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Brewing Over Maple

This is my Brew plan  / Log. I start with the recipe pasted onto a blank sheet, and put down the basic steps, which outlines my plan. Once I’ve started brewing I copy that plan, and make notes on anything I’ve overlooked, screwed up. Noting what worked and things to do better next time. Here’s a cleaned up plan / log. I’m posting this to show you what in my log. If you log something I don’t. I’d be interested in hearing it.

Brew Log 2/19/11
Made yeast starter
Boil 3 c water
cool 1 c to suspend yeast.
Make wort with 2c + 1/2c dme
Wait 30, add cooled wort to Yeast.
Wait 24 hrs.
Yeast was active and settled w/in 24hrs

Bagged grains
Started  2g water in pot, put grains in pot.
Set timer for 45
Missed 170, Grains got hotter than 170, I assume this will cause off / acrid taste/ over extraction.
put 3g cold water in 6g carboy
After 45 mins of 150-170, remove grains
Added LME, Maple 3 lbs, Malto dextrin, Brought to low boil.
Managed to avoid boil overs!
12:30 boil started & added 1oz Centenial A8.7
Cleaned chiller in sink, Added full ice maker of ice to sink.
Prepared sink to run the wort chiller.
Cleaned bottles
20 mins left added 1 tsp of Irish Moss
0m Remove from heat.
Added chiller
Placed pot in sink with ice.
Start chiller.
Chilled to 70, in 10m.
Moved to 6g carboy, lots of sediment filtered.
Toped to 5g w/ ¾ gallon of water.
Pitch started yeast. 500ml
agitated wort and yeast to mix thoroughly.
Placed in corner, add air lock.
Temp measured 64 on side of carboy.
pitched at 64 at 1:54pm.
Starting gravity w/ yeast starter, 1058 w/out calculating SG correction

Monday 2/21 Obvious fermentation has started; airlock bubbling away
Monday 2/21 Evening, had to swap airlock for blow off hose and jar due to such rapid fermentation.
Fermentation temp measured 67/68 on side of carboy.

Wednesday 2/23
Replaced airlock
Measured SG 1028 @67 w/out SG correction
Tasted SG Sample, not bad sweet and boozy.

thursday / friday
Checked temp, and it was down to 64/65

Saturday 2/26
Measured SG 1018 @65 w/out SG correction

Tuesday 3/1
Measured SG 1014 @64 w/out SG correction
Tasted, it tasted good, a little sweet, looks really dark brown, auburn. Decent mouth feel.
Racked to secondary, I’m seeing some outgassing again, so this should bring SG down even further.
Yeast isn’t cleaned yet, but I prepped water for yeast washing.

bottling 8pm 3/13/
1011 @ 67
25 22oz bottles (one busted / top came off)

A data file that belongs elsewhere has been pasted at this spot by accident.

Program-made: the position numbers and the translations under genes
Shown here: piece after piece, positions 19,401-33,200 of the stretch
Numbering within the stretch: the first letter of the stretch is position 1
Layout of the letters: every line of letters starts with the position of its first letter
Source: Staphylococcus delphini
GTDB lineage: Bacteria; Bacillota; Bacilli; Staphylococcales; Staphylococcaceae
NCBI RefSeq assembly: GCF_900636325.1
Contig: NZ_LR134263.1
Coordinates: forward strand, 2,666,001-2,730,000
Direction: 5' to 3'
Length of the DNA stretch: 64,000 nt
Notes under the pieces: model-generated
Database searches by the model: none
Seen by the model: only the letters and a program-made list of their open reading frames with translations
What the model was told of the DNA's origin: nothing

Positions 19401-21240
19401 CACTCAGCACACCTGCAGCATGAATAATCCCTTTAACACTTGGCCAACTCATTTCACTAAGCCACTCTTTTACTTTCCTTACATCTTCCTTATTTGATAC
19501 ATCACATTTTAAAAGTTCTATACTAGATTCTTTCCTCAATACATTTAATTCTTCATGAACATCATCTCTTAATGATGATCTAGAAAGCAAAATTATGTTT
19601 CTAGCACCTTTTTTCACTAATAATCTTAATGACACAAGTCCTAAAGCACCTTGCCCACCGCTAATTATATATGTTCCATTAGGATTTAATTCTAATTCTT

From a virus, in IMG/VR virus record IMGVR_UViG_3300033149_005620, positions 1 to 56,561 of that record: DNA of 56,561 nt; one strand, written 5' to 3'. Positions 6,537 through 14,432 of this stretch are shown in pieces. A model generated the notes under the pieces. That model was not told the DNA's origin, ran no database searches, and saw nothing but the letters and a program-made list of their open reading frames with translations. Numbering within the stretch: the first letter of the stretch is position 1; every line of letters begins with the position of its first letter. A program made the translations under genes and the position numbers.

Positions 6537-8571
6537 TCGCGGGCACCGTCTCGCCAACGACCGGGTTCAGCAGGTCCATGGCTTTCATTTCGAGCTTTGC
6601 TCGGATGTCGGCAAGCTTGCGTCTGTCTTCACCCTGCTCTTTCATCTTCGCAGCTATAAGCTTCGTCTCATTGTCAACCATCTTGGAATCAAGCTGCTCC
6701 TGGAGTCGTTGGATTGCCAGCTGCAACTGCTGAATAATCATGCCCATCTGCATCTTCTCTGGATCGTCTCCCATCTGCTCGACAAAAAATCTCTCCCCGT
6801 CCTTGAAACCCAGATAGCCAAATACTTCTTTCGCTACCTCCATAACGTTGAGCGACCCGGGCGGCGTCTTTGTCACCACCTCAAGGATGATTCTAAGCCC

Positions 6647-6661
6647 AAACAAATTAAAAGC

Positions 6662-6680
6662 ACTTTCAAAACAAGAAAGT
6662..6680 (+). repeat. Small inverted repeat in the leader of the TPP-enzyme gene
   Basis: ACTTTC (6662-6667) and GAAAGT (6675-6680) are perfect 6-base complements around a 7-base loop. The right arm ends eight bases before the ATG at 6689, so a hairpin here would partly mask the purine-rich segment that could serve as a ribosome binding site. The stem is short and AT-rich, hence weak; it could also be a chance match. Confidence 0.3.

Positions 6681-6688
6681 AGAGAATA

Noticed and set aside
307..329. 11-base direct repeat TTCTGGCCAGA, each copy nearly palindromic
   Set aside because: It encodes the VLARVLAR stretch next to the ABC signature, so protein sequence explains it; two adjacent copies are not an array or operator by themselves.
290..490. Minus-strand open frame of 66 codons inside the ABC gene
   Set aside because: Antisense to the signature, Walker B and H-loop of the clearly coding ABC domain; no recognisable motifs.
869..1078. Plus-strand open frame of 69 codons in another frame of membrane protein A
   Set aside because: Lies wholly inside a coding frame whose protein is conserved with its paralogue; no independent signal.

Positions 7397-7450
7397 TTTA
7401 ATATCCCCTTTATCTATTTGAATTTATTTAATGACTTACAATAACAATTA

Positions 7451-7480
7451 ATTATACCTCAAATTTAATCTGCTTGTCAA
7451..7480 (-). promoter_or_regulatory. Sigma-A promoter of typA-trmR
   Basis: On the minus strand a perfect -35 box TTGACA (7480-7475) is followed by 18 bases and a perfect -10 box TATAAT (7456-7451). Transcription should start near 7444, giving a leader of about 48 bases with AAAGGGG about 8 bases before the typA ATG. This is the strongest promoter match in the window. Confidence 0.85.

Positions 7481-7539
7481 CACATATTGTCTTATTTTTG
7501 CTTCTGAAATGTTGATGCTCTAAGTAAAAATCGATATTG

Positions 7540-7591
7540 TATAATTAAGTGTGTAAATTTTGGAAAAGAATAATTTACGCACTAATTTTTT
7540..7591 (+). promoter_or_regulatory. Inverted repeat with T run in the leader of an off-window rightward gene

4 12oz
4.67 gallons bottled
Used 5oz maple syrup for priming.

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My First Brew day

Amarillo American Wheat
These are the notes from my first batch of beer. For my first beer I brewed a true brew American wheat kit.
I’ve wanted to homebrew beer for a long time. I’ve even owned most of the equipment for a few years. What’s been keeping me from getting it done? I suffer from perfection paralysis, I’m not a perfectionist, but with some projects, I can’t seem to get off the ground until things are just right.
I finally had enough inertia to make the leap this past Monday, and all it took was getting a copy of the complete Joy of Home brewing. It’s funny that after reading the first few chapters of the book, I had enough confidence to get going. It’s rare the that a intro book is this good, if you want to try home brewing, this book will get you started no question. 


The beer I’m brewing is based on the True Brew american wheat extract kit, but I didn’t brew it exactly as it was in the box. I changed the boil time, the hop variety, quantity, and addition times. Those are the changes I intended. I have also made some changes that I did not intend, aka mess ups. I had a boil over, a few unintentional flame outs, I didn’t read the instructions on my yeast, and I had a cooling problem. All of these were just inconveniences and shouldn’t significant’y impact the beer. Or as they say, opportunities to learn. The good news, is that when I checked the airlock the next morning, it was bubbling away. I’d made beer! There are a few more steps to complete, days of fermentation, dry hopping, bottling and bottle conditioning before it’s ready for drinking, but I have made my first batch of beer.
So what’s next? I’m going to follow the standard home brewing progression. I started with an extract kit, I plan to move on to extract and specialty grain brewing, and eventually making own recipes once I can follow a recipe well. Some day (when I’ve got a lot of free time) I’d like to try all grain brewing. I plan on brewing another batch as soon as I bottle this one, because I know my time afterwards will be limited. If anyone has recipe recommendations, or suggestions on an appropriate style of beer for me to brew I’d gladly take them into consideration. This first batch is going to be a light and hoppy american wheat beer. I’m thinking this next batch should be something appropriate for spring, bonus points for utilizing season appropriate ingredients.
This leaves one question for you. What’s been lingering on your list for a while that will be crossed off next? What will it take to get you to pull the trigger?